The Fed is proposing to extend tighter rules to smaller banks—those with $100 billion to $700 billion in assets—bringing them in line with the regulatory restrictions on large banks.
The recent review of the supervision and regulation of Silicon Valley Bank provides an early look at future bank regulation. It makes it clear that tighter regulation is coming, with particular focus on managing interest rate and liquidity risk, which will affect both sides of a bank’s balance sheet. On the liabilities side, banks would need more long-term liabilities that can be converted into equity in the event of stress, locking in a higher cost of capital. On the assets side, banks would need to hold sufficient high-quality liquid assets (such as cash and U.S. equities) to fund the daily cash outflows in a hypothetical 30-day scenario. The pressure on both sides of the balance sheet suggests a squeeze on margins and profitability.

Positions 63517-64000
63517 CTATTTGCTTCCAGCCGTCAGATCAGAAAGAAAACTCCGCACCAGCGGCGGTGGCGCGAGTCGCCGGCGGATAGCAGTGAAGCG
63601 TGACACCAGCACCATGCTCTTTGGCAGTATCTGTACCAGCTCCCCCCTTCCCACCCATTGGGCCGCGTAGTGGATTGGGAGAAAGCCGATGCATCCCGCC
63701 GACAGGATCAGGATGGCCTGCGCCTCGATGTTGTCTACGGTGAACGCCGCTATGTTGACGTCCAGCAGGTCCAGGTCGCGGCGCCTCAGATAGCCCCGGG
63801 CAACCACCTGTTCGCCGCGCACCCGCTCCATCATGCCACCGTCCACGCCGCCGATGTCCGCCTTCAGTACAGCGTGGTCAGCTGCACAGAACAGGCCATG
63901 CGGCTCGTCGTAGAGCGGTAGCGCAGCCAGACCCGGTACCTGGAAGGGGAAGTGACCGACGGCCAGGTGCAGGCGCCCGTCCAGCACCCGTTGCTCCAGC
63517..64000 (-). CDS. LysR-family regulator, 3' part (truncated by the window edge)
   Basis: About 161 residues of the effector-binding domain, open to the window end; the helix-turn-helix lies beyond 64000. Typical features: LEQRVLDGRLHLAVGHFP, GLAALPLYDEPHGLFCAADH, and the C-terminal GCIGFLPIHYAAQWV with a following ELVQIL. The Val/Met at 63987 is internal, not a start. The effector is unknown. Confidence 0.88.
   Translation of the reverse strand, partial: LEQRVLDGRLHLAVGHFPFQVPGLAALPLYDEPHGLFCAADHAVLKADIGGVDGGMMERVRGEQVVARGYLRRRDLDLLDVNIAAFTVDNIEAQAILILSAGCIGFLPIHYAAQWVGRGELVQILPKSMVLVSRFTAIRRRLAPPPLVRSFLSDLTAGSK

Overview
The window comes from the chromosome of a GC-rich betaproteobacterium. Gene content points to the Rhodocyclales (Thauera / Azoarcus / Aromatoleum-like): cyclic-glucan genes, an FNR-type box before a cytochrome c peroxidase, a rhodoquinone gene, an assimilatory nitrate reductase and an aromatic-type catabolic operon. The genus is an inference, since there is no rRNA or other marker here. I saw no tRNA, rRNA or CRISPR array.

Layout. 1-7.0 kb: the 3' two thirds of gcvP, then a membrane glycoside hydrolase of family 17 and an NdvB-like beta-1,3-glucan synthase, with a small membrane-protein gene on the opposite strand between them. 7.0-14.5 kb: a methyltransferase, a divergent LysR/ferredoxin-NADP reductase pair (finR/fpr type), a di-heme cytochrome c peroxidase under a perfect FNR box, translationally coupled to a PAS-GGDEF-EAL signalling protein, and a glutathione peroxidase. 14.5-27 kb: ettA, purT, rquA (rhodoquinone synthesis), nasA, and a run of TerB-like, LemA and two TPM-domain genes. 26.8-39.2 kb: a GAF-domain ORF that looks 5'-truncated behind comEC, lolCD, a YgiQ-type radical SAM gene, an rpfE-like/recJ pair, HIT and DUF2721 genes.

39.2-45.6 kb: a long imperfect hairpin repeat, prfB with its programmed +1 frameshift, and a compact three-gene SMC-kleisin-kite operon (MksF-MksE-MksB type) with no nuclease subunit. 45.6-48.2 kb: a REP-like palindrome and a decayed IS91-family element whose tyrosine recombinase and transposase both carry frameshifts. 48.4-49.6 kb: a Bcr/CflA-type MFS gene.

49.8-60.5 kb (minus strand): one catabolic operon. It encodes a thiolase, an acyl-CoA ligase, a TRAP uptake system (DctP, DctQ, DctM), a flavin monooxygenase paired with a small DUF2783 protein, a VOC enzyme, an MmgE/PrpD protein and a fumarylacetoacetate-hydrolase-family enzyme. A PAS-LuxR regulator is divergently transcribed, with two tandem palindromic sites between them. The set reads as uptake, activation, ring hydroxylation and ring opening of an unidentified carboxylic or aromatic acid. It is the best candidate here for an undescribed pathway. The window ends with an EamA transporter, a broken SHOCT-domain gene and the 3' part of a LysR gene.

It’s worth highlighting that there is uncertainty about when such regulatory changes will go into effect. In our view, at least some of these changes are unlikely to require legislation and thus face fewer hurdles. The timing of implementation depends on when they are proposed and the standard notice and comment periods in the rule-making process. That said, markets are forward-looking and will likely move in anticipation of these regulatory changes.